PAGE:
Two recent studies conducted by researchers at the Institute for Reproductive Health (IRH) at Georgetown University looked at integrating the Standard Days Method® using CycleBeads® into health programs. Results showed that offering this fertility awareness-based family planning method brought new users to family planning and increased overall contraceptive use in general. It also helps programs fulfill their missions of offering a full range of family planning options by enabling them to offer a non-hormonal, effective option. However, the studies also highlight some of the challenges with introducing a new fertility awareness-based method.
In a multi-year study and evaluation prepared for the US Department of Health and Human Services, Office of Population Affairs, researchers from IRH examined the feasibility of integrating the Standard Days Method and CycleBeads into Title X clinics in the United States. The study found that while providers think the method is “easy to teach to women” and “effective,” they often found it difficult to remember to offer it to potential patients. More research is needed to understand why this is the case and to explore other possible barriers to offering the method. See IRH’s Executive Summary, “A Strategic Approach to Standard Days Method Introduction: Expanding Availability and Use of FAM”.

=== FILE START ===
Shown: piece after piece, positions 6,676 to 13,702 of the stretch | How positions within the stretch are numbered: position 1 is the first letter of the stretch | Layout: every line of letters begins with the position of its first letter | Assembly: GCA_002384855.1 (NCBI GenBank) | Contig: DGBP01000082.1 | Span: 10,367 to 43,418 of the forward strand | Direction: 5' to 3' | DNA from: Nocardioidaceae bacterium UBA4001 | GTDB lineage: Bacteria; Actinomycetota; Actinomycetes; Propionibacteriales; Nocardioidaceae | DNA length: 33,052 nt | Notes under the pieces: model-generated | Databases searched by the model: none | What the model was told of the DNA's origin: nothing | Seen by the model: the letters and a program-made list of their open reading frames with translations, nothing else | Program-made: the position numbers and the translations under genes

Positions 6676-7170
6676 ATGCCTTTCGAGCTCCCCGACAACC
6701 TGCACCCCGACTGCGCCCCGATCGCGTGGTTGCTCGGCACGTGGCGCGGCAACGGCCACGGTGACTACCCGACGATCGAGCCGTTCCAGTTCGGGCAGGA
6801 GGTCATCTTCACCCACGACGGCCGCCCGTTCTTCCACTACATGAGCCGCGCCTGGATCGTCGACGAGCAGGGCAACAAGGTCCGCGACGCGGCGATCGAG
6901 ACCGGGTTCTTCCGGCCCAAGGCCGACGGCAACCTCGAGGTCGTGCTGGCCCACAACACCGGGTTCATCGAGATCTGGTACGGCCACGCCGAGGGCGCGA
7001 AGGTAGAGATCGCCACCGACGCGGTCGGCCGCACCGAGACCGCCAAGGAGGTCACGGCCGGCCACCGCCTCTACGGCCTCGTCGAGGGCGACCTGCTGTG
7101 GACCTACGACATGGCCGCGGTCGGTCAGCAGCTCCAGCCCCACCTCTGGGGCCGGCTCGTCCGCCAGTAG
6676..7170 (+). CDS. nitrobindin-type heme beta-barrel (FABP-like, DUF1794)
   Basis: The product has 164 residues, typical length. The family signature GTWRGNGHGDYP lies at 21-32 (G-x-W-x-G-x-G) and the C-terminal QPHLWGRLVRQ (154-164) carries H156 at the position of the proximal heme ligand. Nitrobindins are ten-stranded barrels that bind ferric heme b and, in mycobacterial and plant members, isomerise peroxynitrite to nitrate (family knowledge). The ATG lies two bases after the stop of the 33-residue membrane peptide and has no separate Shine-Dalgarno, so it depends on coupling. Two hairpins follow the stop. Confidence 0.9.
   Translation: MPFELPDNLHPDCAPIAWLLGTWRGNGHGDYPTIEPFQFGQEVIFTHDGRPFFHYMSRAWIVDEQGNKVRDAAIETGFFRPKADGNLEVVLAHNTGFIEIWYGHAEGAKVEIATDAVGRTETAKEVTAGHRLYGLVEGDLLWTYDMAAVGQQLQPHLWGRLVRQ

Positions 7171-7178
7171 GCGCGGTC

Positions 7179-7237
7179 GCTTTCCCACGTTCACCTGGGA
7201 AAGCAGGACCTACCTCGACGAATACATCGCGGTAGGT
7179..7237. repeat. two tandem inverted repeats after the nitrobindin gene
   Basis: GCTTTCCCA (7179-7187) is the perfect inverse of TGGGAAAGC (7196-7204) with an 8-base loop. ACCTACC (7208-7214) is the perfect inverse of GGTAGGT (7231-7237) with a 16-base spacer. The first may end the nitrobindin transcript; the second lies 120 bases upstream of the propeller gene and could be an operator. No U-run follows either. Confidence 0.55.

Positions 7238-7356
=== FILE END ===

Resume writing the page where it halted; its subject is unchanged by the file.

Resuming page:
A research study, which appears in the current issue of Reproductive Health Journal, examined the effect of scaling up the Standard Days Method and CycleBeads in existing family planning programs in three countries – India, Peru and Rwanda. The study concludes that there is demand for the Standard Days Method, the method brings new couples to family planning, and it increases contraceptive prevalence overall. It further concludes that introducing the Standard Days Method does not adversely affect the use of other contraceptive methods. This study determined that key challenges to introducing the method on a large-scale are:
1) assessing and providing compelling evidence for stakeholders (e.g., policy decision makers) to address concerns about introducing the Standard Days Method into a broader context, and
2) simply generating awareness of the family planning method among health providers and potential users.
In both of these studies, there were substantial benefits for programs integrating the Standard Days Method into their range of family planning options, including interest from patients in a non-hormonal and non-invasive contraceptive option, bringing new clients to family planning, and increasing overall contraceptive use in general. However, these beneficial outcomes relied on health programs fully supporting the integration of the Standard Days Method, health providers being trained in counseling on the method, and providers making patients aware of it.
To address some of the challenges seen in integrating this fertility awareness-based method, a comprehensive set of resources has been developed to assist health care providers with integrating the Standard Days Method of family planning into their services. These resources can be found at www.cyclebeadstoolkit.com.
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